I confess to changing my choice today to Perfect Poetry Book Friday, but with good reason. This book deserves wide promotion and it fits perfectly into the aims of our blogging group to recommend high quality books with pictures for young readers and their teachers/caregivers to use at home and in classrooms, and for pleasure, of course. I would also like to remind you that today, December 4th, is World Wildlife Conservation Day.
Title: National Geographic Book of Nature Poetry
Edited by: J. Patirck Lewis, former U.S. Children’s Poet Laureate
Published by: National Geographic, December 2015
Suitable for ages: 4-8 (publisher’s recommendation.) I believe upper elementary classrooms would welcome this and truly it is a compilation for all ages.
A couple of tasters from the 200 poems:
February Tale by Renee LaTulippe
Above the earth
and children scurry,
Their icy breath
curls in the air
and every tree is
The Release by Joseph Bruchac
the shadows of all the trees
break free and go running
across the edge of the world.
Fabulous former U.S. Poet Laureate J. Patrick Lewis curates a poetic celebration of the natural world in this stellar collection of nature poems. The pages fill with works from classic poets like Emily Dickenson and Keats, to famous contemporary writers like Billy Collins and Naomi Shihab, and names we know and love in the children’s literature world such as Renee M. LaTulippe, Rebecca Kai Dotlich and Laura Purdie Salas. Competition-winning photos backdrop nature poems from frosty desert floors to stunning stalactite caves.
J. Patrick Lewis offers a Thoreauesque introduction and then the poems are divided into ten sections: the wonder of nature, in the sky, in the sea, on the move, across the land, in the shade, in distress, in season, in splendor and last thoughts.
Why I like This Book:
I would and will buy this as a present for old and young alike. It is the type of poetry book I would place next to old favorites like WHEN WE WERE YOUNG and AT THE END OF THE SIDEWALK on my bookshelf or leave on the coffee table next to my LONELY PLANET GUIDES. it is a poetry book that takes readers on a sumptuous visual and lyrical journey over crab-covered cliffs, fungi-foraging in dense forests, savoring the seasons listening to the sage advice of a scorpion and pondering the indigenous names of US rivers “Like Ghosts of Eagles.”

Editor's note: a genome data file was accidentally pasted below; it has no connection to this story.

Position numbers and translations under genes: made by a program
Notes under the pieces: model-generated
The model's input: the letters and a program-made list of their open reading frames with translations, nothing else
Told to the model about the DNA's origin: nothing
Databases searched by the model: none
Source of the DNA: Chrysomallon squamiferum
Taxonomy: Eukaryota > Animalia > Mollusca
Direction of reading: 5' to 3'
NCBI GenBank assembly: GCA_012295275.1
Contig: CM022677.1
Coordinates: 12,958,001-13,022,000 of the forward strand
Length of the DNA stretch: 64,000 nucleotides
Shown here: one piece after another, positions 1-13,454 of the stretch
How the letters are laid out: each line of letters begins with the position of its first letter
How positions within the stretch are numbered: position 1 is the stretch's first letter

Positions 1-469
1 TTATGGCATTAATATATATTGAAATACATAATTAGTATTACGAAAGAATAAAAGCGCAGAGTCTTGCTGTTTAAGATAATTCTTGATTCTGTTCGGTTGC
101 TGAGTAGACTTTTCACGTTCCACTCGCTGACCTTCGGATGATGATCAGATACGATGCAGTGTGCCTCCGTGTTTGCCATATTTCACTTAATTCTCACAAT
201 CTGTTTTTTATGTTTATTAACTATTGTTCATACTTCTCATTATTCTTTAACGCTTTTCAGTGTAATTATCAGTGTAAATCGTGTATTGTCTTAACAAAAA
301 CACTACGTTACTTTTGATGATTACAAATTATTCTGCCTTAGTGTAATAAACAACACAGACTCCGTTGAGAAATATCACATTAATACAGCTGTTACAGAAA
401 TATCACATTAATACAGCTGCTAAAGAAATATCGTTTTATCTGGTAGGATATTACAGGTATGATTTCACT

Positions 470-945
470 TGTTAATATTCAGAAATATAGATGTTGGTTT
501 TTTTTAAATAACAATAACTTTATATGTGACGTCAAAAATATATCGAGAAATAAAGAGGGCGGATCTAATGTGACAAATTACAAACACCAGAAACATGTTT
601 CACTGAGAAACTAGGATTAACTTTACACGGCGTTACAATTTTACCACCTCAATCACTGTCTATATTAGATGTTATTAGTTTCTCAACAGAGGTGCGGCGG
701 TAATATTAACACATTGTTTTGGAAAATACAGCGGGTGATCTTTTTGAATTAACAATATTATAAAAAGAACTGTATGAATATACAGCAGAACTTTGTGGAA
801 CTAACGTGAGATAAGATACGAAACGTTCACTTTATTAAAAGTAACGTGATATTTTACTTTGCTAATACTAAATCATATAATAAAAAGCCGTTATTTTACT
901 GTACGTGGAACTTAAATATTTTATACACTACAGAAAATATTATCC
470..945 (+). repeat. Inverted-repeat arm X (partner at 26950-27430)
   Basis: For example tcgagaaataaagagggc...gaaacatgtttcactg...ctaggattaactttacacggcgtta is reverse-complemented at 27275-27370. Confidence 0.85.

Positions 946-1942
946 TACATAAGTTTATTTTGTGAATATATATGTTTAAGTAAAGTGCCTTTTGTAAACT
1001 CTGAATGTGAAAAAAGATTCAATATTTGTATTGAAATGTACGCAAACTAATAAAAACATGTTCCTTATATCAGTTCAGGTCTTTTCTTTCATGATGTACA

Just as the content of the poems reflect on past and present in nature, so the authors reflect a rich poetic heritage and new gifted names. I recognized dozens of friends’ contributions, which also thrilled my heart.
Seasons, ecology, photosynthesis, pollination, flora, fauna, geology, marine life, precipitation, oceanography, sky and land, solar eclipses, the life cycle… and much more. Can you see the phenomenal resource this book could be to your classroom? Indeed, I would suggest if you are going to invest, buy three copies already, because you will be pulling it out for so many topics.
The forms the poems take are as colorful and varied as the natural world the words and photos invite us to explore. Poetry units through Kindergarten to 5th grade will find a wealth of inspiration here. The poems are so accessible to young people that I would almost hope for a compilation of kids’ poetry inspired by these pages. The emotions evoked run the gamut, from awe and disbelief to surprise and hilarity.
I have been reading National Geographic for years and I confess it has always been as much for the nature photography as the articles. They hire women and men with extraordinary talent and persistence and the photographic backgrounds to these poems mirror and model and expand on the words with perfection. I love that the precise locations are given for many of the photographs. I suspect the pictures will draw in many children less familiar with the joy of poetry, but they will then be captivated by the verses.
As a great believer in immersing children form a young age in poetry and as one who fights fiercely verbally for active protection and appreciation of our natural world, I highly recommend this new National Geographic compilation.
- The poems are listed by topic as well as chronologically-a helpful tool to teachers, as well as indexes by first line, title and poet.
- The book includes a select bibliography of children’s books on wordplay in poetry.
- For children, visit www.kids.nationalgeographic.com
- For librarians, visit www.ngchildrensbooks.org
- Please note that there is also a contact for special discounts for bulk purchases, firstname.lastname@example.org
Each week a group of bloggers reviews picture books we feel would make great educational reads. To help teachers, caregivers and parents, we have included resources and activities with each of our reviews. A complete list of the thousands of books we have reviewed can be found sorted alphabetically and by topics, here on Susanna Leonard Hill’s website.